From the sound of things, "Paradise" is a congenial kind of place. Barry Wedgle, a name Dante would hardly have used, leads his band through an amiable array of musical pieces that are soft, but not fluffy, and contented, not agitated. This doesn’t mean that everything is light as a feather; it’s just a space where ideas are explored in a relaxed way. The title track is an extended opus on this exploration. It is melodious yet placid in a hypnotic fashion. It is done in a way that is simple and graceful. ‘Paradise’ is carefully crafted such that any lesser composer or band would have made it sound like a repetitious Hell.
There is conflict in Paradise, as on the peculiarly titled track, ‘Dumpling’ where there is throbbing repetition that smirks of something sinister, but hardly diabolic or foreboding. It is kind of like thinking: "hey, things are not all what they are cranked up to be in Heaven." Maybe the dumplings are soggy or the feeling of "how in the world did this guy ever make it up here?"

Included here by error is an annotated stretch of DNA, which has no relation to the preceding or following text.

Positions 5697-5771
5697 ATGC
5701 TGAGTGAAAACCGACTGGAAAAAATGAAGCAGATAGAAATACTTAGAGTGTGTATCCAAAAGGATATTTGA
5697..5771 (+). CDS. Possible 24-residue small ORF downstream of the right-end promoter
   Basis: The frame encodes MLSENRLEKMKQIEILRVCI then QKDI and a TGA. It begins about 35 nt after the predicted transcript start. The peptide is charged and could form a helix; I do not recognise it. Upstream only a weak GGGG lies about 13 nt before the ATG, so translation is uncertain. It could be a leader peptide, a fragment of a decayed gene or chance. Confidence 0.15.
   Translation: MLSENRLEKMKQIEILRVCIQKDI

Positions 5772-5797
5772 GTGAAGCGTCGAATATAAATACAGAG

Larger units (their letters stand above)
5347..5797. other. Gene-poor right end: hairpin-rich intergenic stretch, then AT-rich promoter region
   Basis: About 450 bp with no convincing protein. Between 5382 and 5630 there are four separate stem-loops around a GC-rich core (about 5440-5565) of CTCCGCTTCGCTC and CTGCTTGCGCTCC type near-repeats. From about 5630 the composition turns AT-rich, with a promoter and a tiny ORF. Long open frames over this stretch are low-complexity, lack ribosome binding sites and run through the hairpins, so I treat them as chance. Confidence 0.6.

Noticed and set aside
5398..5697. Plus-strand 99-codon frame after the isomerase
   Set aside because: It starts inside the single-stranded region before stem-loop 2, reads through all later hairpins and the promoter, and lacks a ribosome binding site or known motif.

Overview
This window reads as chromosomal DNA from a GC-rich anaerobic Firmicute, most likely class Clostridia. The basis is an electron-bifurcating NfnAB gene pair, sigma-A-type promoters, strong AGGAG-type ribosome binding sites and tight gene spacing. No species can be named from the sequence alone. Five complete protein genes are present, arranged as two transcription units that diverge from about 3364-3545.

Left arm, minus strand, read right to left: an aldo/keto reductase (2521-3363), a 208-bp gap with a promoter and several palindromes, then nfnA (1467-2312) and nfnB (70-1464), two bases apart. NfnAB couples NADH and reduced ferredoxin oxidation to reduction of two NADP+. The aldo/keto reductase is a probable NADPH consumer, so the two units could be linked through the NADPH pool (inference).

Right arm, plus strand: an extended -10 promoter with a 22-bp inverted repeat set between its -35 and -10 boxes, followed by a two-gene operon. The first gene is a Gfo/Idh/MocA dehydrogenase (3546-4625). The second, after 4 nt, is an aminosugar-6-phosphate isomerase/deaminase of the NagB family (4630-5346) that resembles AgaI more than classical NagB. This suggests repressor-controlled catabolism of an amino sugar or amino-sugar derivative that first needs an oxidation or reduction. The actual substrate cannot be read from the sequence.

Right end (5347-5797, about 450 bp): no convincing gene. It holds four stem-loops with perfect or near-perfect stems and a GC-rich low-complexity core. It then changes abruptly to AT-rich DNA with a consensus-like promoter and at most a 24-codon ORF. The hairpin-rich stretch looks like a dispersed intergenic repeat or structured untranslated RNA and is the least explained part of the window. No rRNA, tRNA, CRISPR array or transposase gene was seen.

‘Elegentidous’ is serene, beginning with recorded seagulls swirling in space which is cleverly replaced by a meandering tenor saxophone that has both lovely and discordant elements. But, overall, it tends to flop around in search of a plausible idea that is never quite fleshed out.
The final track, ‘America the Brittle’ is less lofty, more rooted in earthier pursuits. It is an edgy piece in which the saxophone resembles something that Sonny Rollins would have played. It has guts and grime, but it feels like home. And maybe that’s what Paradise is all about.